TSW aims to get the new code in front of the town council by next year, but not before giving residents a say. The consultant will host a community workshop on May 5, following public forums held in prior months.
A top concern among residents is increased traffic as Braselton continues to expand. With I-85 and several state highways running through it, the town needs to prioritize controlled growth, Basham said.
“We cannot become a bypass,” said Basham, who ran for a town council seat in 2019. “We need to control the types of businesses that would pull people off of the freeway as a stop. We want (Braselton) to be a destination.”
Population of Braselton
Nestled in the counties of Barrow, Gwinnett, Hall and Jackson, Braselton saw substantial growth in recent decades. The Atlanta Regional Commission expects the town to continue to grow, albeit at a slower pace, adding about 7,500 residents by 2045.
U.S. Census Bureau, Atlanta Regional Commission
Basham believes the town needs to add more destination spots like lavish Chateau Elan, attract locally owned businesses and repurpose vacant warehouses. The town also needs more greenspaces, Basham said. Town officials agree, as they plan to build a 71-acre park off Ga. 124 in the next few years, said Kevin Keller, planning director of Braselton.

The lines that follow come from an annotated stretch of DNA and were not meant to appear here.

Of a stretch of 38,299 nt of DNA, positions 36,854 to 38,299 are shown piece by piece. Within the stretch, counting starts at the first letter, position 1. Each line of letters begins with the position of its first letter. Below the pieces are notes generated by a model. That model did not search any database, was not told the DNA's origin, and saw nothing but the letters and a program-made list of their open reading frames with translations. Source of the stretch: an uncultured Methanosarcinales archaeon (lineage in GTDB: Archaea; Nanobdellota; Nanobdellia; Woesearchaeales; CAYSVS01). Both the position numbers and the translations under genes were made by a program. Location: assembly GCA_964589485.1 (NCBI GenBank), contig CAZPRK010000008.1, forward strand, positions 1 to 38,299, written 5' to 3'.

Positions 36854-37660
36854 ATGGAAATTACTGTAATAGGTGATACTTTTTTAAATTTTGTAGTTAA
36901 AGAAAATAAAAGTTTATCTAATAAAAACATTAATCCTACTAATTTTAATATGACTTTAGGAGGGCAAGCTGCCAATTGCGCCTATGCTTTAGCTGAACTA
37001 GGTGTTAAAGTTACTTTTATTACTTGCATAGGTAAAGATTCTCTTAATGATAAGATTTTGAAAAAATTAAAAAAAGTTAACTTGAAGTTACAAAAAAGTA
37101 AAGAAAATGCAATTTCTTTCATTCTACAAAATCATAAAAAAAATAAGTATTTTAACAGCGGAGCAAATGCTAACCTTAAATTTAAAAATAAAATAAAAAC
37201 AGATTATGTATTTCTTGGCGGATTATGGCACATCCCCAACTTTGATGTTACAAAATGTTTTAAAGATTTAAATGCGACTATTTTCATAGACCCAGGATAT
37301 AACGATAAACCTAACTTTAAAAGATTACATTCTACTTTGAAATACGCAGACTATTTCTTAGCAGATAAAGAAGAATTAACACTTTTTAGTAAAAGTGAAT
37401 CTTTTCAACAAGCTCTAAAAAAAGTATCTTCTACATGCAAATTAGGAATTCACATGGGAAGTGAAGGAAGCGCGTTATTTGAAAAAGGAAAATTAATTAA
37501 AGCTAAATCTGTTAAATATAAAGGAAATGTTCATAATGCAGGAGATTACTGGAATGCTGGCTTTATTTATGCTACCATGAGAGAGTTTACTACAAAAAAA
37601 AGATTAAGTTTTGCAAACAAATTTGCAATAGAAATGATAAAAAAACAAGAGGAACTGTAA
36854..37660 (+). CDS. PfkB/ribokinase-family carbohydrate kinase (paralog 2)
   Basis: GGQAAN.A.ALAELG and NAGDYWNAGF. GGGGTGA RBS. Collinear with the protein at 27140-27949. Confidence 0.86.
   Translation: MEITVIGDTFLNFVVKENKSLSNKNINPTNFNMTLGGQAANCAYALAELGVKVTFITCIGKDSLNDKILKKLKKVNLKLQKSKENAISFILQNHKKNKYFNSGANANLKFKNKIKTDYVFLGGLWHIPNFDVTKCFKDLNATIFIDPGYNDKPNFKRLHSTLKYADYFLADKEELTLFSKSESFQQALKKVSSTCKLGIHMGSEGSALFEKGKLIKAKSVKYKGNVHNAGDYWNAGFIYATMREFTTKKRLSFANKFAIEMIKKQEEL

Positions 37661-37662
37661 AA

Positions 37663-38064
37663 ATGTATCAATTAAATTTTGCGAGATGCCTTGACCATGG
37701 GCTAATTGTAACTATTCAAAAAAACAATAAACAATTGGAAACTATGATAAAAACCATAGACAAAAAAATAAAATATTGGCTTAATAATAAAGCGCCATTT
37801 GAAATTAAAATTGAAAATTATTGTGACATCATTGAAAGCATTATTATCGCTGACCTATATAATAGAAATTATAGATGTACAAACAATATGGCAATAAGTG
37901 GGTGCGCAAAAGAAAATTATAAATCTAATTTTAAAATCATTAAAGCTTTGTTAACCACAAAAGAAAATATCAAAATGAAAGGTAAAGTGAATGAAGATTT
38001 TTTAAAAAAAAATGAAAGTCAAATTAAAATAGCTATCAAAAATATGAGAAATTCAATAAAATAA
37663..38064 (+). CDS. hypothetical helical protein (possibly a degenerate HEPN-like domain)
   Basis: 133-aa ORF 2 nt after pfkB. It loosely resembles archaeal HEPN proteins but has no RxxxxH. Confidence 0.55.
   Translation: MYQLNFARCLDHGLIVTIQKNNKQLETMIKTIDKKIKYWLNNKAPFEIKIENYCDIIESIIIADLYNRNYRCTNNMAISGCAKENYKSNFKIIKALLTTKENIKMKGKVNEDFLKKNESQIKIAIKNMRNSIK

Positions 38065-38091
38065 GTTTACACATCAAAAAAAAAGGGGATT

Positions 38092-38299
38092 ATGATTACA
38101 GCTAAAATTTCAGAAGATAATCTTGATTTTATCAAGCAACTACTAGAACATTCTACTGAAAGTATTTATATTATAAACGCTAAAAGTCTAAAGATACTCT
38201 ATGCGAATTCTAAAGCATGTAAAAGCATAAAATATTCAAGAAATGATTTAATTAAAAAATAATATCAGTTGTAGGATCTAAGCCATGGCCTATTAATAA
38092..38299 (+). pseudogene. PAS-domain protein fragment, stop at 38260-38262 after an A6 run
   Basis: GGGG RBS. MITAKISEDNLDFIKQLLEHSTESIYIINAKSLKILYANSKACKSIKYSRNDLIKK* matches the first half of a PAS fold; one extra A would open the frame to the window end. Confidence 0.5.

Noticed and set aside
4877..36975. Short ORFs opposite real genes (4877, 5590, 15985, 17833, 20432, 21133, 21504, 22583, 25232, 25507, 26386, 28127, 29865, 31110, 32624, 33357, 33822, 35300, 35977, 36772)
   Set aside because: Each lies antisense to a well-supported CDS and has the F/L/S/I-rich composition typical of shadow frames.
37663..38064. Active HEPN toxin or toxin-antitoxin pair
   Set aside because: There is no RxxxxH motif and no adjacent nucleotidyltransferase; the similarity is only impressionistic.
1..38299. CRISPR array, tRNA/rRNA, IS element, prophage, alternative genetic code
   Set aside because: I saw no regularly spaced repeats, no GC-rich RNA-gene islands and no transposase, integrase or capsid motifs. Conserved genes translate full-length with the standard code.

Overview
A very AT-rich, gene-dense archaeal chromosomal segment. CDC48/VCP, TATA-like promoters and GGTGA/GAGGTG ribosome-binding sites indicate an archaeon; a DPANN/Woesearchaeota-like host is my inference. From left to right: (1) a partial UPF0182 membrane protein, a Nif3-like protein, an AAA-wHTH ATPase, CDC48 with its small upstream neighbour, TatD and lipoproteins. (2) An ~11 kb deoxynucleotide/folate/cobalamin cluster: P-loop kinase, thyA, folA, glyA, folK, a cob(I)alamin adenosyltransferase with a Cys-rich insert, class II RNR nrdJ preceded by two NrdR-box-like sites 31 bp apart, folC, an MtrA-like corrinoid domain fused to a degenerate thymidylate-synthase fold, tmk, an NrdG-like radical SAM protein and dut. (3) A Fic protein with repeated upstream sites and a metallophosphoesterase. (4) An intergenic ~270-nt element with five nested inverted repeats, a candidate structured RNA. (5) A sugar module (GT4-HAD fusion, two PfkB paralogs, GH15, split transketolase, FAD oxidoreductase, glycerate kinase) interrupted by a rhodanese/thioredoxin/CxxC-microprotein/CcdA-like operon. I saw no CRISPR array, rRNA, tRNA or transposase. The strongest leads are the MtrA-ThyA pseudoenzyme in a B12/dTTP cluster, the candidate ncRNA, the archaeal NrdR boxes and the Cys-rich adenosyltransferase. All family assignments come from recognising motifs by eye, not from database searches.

The Georgia Department of Transportation is widening Ga. 211, hopefully starting construction on the next phase by next year, Keller said. While the code determines what kind of development occurs in every part of town, projects like these will help Braselton keep up with more growth, he said.
Besides fixing the confusing language in the code, TSW will ensure it curbs the council’s need to hand out as many zoning variances as in recent years, Giles said. The consultant is tasked with crafting the code to “raise the bar” on development quality, simplify regulations, make sure it matches the comprehensive plan’s vision, balance property rights with community vision and protect open space, he said.
“We want to make sure (the code) is easy to read and legally sound,” he said. “But how development looks or where density happens–all of that is up to the community.”